The Chicago Cubs and Cleveland Indians are hours away from Game 1 of the World Series. The world, to my knowledge, has not yet ended. Hell has not frozen over; a deadly plague has not befallen the human race; Andre 3000 has not released a solo album.

Which means one of these teams will actually win a championship.

The Indians haven’t hoisted a World Series trophy since 1948. The Cubs haven’t even played for one since 1945. Tack on another four decades if you want to know how long it’s been since the franchise has actually won the whole thing.

A Cubs-Indians World Series feels about as likely as a Taylor Swift-Kanye West collaboration album. And, if the last few weeks are any indication, it might be about halfway as dope. Cleveland has gotten to the Fall Classic on the guile of a makeshift pitching staff, surviving drone accidents, spot starts and a heavy lean on the bullpen.

The Cubs were a regular-season freight train that looked to be going off the rails in back-to-back shutout losses against the Los Angeles Dodgers. Then they put up 23 runs across three straight wins and flexed their muscles to reach the World Series.

Here is a look at what each manager and starting pitcher is saying ahead of the historic Game 1.


What They’re Saying

Cubs Manager Joe Maddon

Maddon discussed his relationship with Terry Francona. Unfortunately, it appears, they have never played cribbage together:

Well, Tito and I got to be friends just through managing against. When he was with Boston, I was with Tampa Bay, we did a lot of talking. There were different times when they were attracted to some of our free agents and we talked about that. But, I mean, I’ve gotten the same impression that everybody else has, he’s gregarious, easy to get to know, a good friend, and a very good manager.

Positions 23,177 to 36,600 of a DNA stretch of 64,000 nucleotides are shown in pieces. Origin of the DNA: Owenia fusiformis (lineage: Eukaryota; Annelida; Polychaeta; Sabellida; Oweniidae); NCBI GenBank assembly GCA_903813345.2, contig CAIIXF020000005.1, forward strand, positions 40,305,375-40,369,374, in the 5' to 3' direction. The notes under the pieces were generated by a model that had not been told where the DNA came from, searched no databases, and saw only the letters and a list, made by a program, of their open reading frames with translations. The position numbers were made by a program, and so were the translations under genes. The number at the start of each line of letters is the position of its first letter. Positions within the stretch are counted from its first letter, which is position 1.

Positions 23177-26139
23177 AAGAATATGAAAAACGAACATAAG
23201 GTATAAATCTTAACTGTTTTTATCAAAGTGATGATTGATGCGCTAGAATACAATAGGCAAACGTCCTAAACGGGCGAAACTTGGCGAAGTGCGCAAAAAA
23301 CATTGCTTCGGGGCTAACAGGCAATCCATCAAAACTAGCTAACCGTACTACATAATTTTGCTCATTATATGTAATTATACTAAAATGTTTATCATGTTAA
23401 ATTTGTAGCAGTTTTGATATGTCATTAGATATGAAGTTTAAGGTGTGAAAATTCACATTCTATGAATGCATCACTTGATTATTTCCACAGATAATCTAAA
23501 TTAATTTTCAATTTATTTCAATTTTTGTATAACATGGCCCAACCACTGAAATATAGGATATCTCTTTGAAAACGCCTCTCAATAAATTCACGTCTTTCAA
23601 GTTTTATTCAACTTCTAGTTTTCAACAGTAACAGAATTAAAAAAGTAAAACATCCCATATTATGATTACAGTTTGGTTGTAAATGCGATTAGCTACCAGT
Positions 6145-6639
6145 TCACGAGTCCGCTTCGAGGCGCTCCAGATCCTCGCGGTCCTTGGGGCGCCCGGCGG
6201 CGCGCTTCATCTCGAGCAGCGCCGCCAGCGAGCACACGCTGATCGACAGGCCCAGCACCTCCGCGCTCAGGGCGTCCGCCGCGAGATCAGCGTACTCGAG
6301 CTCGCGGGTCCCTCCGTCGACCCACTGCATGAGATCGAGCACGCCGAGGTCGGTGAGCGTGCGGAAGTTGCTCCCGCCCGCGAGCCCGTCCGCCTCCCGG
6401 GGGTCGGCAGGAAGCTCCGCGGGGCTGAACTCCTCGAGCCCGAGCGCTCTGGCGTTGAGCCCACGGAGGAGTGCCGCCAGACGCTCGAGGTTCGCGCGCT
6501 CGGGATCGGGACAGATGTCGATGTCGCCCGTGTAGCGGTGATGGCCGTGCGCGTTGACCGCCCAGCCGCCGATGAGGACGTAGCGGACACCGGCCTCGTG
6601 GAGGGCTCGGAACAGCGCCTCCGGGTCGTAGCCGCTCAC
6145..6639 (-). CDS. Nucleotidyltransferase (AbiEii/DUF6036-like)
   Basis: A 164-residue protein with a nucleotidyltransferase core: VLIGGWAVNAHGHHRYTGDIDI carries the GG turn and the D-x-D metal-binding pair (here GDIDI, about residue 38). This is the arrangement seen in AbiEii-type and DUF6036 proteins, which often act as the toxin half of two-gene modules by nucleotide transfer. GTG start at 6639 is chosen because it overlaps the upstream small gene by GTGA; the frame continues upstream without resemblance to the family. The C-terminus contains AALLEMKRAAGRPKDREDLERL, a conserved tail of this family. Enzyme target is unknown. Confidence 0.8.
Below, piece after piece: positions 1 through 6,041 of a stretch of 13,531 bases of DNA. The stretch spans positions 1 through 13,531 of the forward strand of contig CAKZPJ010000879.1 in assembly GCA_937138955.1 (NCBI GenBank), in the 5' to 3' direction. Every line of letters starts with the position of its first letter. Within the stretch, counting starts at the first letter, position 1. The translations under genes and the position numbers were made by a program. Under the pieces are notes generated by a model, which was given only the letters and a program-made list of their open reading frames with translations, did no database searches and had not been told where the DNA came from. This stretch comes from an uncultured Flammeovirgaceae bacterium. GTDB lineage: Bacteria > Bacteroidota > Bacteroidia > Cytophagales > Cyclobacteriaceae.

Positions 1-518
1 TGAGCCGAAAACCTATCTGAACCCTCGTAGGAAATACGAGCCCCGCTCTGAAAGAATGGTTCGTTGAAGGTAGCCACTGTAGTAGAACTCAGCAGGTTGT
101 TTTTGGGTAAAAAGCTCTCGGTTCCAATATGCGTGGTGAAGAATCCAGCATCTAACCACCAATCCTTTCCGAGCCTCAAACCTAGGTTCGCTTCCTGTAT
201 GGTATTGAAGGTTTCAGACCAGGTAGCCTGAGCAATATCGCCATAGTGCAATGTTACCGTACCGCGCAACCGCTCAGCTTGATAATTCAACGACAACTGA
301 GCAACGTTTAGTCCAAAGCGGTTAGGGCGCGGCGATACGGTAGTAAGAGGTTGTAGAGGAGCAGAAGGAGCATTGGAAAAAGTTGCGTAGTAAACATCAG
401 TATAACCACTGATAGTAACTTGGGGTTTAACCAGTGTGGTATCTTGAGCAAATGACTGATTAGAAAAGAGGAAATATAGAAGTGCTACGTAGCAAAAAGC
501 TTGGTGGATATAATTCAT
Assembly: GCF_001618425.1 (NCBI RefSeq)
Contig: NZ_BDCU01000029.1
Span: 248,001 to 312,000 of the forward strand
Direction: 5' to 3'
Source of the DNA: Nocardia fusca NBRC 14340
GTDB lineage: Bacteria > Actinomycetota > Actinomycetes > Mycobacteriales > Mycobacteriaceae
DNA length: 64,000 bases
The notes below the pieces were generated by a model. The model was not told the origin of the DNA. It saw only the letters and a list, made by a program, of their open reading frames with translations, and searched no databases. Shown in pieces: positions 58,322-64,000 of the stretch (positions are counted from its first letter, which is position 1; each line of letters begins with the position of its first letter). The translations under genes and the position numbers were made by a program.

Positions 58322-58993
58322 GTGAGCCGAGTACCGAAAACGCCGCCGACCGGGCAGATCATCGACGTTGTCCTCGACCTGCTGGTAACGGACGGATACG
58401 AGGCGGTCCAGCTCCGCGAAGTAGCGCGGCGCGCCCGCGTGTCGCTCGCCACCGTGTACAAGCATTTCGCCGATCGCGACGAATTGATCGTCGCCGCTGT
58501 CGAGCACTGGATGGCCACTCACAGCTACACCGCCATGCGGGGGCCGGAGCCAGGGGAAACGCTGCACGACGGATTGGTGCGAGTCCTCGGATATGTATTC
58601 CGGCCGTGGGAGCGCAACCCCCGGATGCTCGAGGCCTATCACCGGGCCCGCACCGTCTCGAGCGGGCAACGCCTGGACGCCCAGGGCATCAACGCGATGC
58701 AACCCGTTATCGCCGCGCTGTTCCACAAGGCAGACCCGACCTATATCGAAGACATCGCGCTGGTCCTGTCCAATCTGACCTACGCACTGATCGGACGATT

So we got to know each other on that level. It’s not a social kind of a thing. We’ve never gone out. I’ve never had a chance to play cribbage with him. I guess he likes to play cribbage. But he’s a wonderful man, and he’s done a great job in a couple different places, so I’m very happy for his success.

Much of the city of Chicago—and the nation—has focused on what winning a championship would mean for the Cubs. Maddon said his team is fully focused and not looking ahead:

I promise you, our guys are going to be in the present tense. I think we all have a tremendous amount of respect for history and what’s happened before us or not happened before us. But, you know, you go in that room right now, they’re very young. Really not impacted by a lot of the lure, I don’t think, other than the fact that we are impacted by our city and our fans and the people that attend our games and the conversations that we have, absolutely, an impactful moment.

Maddon nonetheless said he’s embracing the pressure:

I’ve said it probably a hundred times this year, I think it’s great. I really addressed that point in Spring Training. In Spring Training, there was an inordinate amount of expectations and pressure that was heaped upon us, and I tried to convince our guys that’s a good thing. Why would you ever want to do anything or be part of a situation or moment that did not have great expectations? And I think they’re synonymous terms. Expectations and pressure probably become synonymous. And why would you ever want to run away from that? The alternative right now I could be in Tampa cooking steaks in my backyard, making sure DirecTV is working properly. And I’d much prefer this reality.